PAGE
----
Sunday, June 13, 2010

The Coming Week In Images

Optimist, Alchemist Carte Blanche and the Art Of The Image

By Russ Bickerstaff
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In digital wanderings as Spring slides into fall, I’ve run into a few interesting promotional images for shows opening later on this week. Here’s what next weekend looks like in pictures so far:

Opening Thursday, June 17th, is Carte Blanche Studios’ promising farce Out Of Order. They recently posted this line drawing on their website. Personally, I kind of like the ambiguity of a standard out of order sign, but the through-the-keyhole look of this one adds a bit of mystery to the show and offsets the rest of the black on Carte Blanche’s page quite nicely.

Also opening on June 17th is Alchemist Theatre’s production of Closet Land. The dark, contemporary two-person drama about a children’s author being interrogated is going to be pretty chilling. The pair of images above end up looking quite a bit disturbing if you look at them for long enough. Jenna Wetzel looks so sweet with the wig on. Seeing the image defaced has an obvious impact, but there’s something beyond that that’s a little creepy and I’m not sure what . . .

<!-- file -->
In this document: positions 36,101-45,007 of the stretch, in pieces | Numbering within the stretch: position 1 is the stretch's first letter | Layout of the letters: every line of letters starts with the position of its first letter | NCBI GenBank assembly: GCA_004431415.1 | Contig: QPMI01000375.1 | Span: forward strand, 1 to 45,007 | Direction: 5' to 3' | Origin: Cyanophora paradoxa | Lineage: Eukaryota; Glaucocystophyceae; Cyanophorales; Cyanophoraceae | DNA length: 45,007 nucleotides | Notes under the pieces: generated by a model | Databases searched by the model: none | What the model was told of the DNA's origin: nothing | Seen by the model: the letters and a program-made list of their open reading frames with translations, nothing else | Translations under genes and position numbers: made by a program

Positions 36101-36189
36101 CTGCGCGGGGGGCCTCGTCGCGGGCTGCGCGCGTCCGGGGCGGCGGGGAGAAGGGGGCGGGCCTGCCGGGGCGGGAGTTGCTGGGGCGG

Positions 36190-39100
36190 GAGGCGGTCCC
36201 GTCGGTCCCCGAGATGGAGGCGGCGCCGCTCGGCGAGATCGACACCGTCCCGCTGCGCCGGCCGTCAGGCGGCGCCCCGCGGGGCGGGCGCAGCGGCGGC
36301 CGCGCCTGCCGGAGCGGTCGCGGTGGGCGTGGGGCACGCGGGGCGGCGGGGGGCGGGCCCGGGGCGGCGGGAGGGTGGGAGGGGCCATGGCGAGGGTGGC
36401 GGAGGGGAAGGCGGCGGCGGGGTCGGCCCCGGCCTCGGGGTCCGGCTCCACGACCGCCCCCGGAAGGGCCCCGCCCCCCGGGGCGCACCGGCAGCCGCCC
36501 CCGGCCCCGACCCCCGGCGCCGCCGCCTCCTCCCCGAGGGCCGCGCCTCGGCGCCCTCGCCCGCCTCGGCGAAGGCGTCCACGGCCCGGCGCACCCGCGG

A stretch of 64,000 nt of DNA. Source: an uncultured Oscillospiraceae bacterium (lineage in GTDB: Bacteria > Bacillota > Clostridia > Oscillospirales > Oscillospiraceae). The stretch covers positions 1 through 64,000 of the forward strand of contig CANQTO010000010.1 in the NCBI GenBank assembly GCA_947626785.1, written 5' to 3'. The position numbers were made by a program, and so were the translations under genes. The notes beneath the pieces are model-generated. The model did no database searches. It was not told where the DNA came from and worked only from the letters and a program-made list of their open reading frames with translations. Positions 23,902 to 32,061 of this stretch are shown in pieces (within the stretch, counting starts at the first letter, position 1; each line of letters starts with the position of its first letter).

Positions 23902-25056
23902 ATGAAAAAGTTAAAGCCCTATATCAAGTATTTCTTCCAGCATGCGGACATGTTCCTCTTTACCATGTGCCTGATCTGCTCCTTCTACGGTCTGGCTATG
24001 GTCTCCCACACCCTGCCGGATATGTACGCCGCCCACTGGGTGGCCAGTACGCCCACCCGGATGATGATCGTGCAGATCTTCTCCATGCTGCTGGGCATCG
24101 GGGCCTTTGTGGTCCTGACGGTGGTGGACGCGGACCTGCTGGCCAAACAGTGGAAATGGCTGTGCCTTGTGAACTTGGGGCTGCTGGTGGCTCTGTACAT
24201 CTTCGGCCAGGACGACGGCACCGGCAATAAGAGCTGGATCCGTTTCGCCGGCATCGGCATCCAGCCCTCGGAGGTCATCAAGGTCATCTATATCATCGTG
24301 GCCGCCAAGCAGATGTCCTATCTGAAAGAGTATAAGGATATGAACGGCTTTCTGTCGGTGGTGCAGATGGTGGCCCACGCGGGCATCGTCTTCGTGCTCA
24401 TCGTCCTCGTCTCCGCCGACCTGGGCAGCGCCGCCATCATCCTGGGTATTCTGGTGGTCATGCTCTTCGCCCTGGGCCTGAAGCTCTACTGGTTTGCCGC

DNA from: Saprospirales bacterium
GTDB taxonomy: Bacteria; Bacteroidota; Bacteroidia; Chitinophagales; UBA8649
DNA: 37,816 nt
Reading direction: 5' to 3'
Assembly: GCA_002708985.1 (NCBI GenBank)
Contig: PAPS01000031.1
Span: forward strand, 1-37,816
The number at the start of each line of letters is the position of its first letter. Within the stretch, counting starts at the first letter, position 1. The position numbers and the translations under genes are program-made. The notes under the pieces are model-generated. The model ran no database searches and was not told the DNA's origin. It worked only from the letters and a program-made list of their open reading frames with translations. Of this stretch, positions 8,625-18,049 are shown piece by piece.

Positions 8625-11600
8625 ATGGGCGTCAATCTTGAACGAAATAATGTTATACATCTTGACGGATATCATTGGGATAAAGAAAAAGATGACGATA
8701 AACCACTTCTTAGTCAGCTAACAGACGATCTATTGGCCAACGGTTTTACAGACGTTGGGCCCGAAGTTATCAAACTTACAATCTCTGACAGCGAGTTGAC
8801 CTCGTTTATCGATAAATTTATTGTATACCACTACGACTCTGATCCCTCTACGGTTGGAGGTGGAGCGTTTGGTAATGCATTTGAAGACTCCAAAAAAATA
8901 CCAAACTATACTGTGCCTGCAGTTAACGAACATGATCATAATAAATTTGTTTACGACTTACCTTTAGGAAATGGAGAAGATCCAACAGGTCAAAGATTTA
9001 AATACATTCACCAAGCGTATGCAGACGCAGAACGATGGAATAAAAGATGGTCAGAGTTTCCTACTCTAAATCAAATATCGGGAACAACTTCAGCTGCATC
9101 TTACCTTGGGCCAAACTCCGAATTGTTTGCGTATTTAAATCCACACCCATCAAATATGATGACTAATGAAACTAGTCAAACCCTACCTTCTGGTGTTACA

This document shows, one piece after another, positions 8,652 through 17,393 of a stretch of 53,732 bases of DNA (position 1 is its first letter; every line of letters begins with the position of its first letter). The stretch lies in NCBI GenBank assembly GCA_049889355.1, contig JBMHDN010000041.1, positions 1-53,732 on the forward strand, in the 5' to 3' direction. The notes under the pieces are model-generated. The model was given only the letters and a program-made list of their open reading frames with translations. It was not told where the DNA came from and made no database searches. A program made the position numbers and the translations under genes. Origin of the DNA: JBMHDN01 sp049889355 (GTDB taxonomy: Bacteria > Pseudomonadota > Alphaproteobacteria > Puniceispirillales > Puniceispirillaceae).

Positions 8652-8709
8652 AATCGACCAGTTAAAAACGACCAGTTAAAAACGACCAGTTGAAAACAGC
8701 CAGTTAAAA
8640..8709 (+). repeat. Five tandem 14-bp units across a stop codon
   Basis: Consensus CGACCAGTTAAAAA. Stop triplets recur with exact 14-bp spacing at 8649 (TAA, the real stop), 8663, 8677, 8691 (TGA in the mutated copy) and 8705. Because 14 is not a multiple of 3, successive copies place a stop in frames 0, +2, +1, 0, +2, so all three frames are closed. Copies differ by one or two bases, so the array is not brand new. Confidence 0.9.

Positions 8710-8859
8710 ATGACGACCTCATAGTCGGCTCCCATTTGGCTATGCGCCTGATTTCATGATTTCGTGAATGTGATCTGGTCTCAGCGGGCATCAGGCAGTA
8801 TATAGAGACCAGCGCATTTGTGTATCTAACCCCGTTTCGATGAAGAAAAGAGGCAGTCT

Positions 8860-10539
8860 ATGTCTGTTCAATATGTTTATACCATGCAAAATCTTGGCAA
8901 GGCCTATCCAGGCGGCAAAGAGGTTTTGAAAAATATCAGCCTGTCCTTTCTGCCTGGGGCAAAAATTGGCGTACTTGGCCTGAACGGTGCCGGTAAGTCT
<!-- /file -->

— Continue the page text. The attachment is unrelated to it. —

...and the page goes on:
Also, also opening on June 17th  is Bite Theatre’s production of Ken Davenport’s My First Time. I’ve already mentioned the show in a recent blog, but I just thought I’d add it in here to be complete and because the promotional image for the show features four evidently naked people standing in what appears to be a cornfield in front of a red barn. It’s kind of difficult to get that visual out of my head . . .  

Opening June 18th, is Optimist Theatre’s free outdoor production of Shakespeare’'s The Tempest. The above pic is listed as the “program cover” for the show on Optimist’s website. It was also featured on promotional postcards. The image is really iconic, particularly for those of us familiar with the actors involved. There’s James Pickering as Prospero, Angela Iannone as Ariel and Tom Reed as Caliban. The text in the background is actually a classic image of the first page of the script, but for me the initial visual impression is that of a newspaper clipping . . . odd . . .

 

 

 

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